Some soar high above the city, while others stay a little bit more down to earth, but there is no shortage of feathered friends flying around Vancouver.
There are more than 250 species of birds that can be found in Vancouver — some are long-term residents, and others just stop by on their way to another destination. Arguably the city’s most popular resident bird is Anna’s hummingbird — voted the city’s Official Bird in 2017, beating out the varied thrush, northern flicker and spotted towhee.
Now a year-round resident, Anna’s hummingbird is a relative newcomer to Vancouver.
“Fifty years ago you wouldn’t have found any of them in B.C., and you actually wouldn’t have found any of them in Washington state or Oregon, but in the last 50 years they’ve moved up from California and now they are happily living in Vancouver,” said Benjamin Freeman, a biologist and post-doctoral fellow with UBC’s Banting and Biodiversity Research Centre.
Human activity drew hummingbirds north up the coast, with reports of them as far north as south eastern Alaska.
“Basically people made life better for hummingbirds by planting flowers that people like because they’re pretty, but that also hummingbirds like because they provide food,” Freeman said, adding that more people also started putting out hummingbird feeders.
“Those changes have put a lot more hummingbird food out in the environment and hummingbirds have capitalized on that and have moved in.”
As much as human city dwellers have a different way of life from their rural counterparts, birds’ behaviour has changed as cities have grown around them.
“They absolutely behave differently to take advantage of what’s available in the city,” Freeman said. “You see that a lot with things like the seagulls. In the city, they eat trash and they’ll nest on rooftops and they’re really kind of a city bird that eats food scraps… but in less populated areas they’re ocean birds and they eat fish that they catch in the open water.”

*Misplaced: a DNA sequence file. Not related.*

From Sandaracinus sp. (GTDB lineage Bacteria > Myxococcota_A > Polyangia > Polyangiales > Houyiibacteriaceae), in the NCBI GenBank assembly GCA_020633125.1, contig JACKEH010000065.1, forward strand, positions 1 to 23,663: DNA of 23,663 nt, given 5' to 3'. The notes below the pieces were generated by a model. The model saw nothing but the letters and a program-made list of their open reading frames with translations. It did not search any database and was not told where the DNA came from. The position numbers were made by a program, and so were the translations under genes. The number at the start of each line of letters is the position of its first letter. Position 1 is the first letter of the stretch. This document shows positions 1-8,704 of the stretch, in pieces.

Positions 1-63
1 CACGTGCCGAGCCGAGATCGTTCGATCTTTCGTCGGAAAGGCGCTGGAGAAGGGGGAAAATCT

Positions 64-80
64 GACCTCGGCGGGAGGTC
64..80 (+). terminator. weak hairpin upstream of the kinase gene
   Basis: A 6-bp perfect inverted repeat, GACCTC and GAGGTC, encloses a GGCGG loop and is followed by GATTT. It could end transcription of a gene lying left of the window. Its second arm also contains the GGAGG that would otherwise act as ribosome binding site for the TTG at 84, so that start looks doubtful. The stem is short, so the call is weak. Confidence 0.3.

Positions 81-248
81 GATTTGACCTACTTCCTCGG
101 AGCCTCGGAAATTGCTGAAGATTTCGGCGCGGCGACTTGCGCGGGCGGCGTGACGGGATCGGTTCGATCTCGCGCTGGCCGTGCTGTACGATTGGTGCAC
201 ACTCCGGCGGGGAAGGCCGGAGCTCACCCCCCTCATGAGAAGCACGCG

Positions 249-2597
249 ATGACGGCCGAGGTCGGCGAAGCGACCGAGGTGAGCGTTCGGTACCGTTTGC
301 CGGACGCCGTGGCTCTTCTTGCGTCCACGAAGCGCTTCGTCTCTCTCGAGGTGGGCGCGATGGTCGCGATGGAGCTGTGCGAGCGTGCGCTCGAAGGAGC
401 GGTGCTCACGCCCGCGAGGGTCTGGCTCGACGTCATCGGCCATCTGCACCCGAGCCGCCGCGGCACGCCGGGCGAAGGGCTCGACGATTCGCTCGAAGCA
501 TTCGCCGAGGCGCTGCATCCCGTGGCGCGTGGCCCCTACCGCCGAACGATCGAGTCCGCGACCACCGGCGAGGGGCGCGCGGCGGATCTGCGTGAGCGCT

Most birds are quite particular in where they will build a nest, and the birds of Vancouver are no different. While some, such as eagles, herons and crows, take to the trees, others take advantage of the concrete jungle.
Seagulls, which typically nest in open spaces, hunker down on flat rooftops around the city. And the ever-growing number of high rises going up makes for the perfect nesting spot for birds that prefer the nooks and crannies of cliffs.
“One bird that’s very cool that also nests in buildings because they resemble cliffs is the peregrine falcon,” Freeman said. “Before humans came along, they would nest almost exclusively in cliff faces and now they’ll nest in high rise buildings… Before people came along there would be a cliff face and if you had an area with a lot of cliffs you might have a peregrine falcon nesting there and also pigeons, and now we’ve kind of recreated that with high rises.”
The peregrine falcon doesn’t nest in Vancouver, but it does frequent the city throughout the year and was bestowed with Official Bird status in 2016. It is known for its speed and hunting prowess. Freeman said when it’s diving the falcon can reach speeds of up to 200 mile per hour, and it can appear seemingly out of nowhere, snatching up an unsuspecting bird, typically pigeons, which also nest on building ledges, on the ground and in the air.
There are several threats that are unique to birds living in, and flying through, cities.
Those tall buildings that some birds call home can also prove to be deadly obstacles for birds that are just passing through.
High rises with a lot of glass are the worst for migrating birds, many of which typically fly at night.
“The glass is so reflective and birds don’t see it at night and they just fly full speed into it,” Freeman said, adding that resident birds know where all the buildings are and are unlikely to fly into them.
Another threat is the ubiquitous house cat.
“There tends to be lots of cats roaming around that people keep as pets but let outside, and cats invariably kills lots of birds every year,” Freeman said.
The city has made an effort to make Vancouver more bird friendly. In 2015, council adopted a bird strategy, which includes bird-friendly design guidelines aimed at making tall buildings more visible to birds.
Freeman says there are ways Vancouverites can make life a little easier for the city’s winged residents.
“I think the number one thing you can do is get to know a couple of the birds,” he said. “I think every person in Vancouver should be able to know the names of, start with fives species of birds in Vancouver, or 10 if you’re feeling a bit more ambitious… If you get to know the hummingbirds or the sparrows or the ducks you see in your neighbourhood or your local pond, then you’ll start to appreciate them.
“What they need is space and to be left alone most of the time, but really what the birds need are advocates for them and you become an advocate when you get to know them.”
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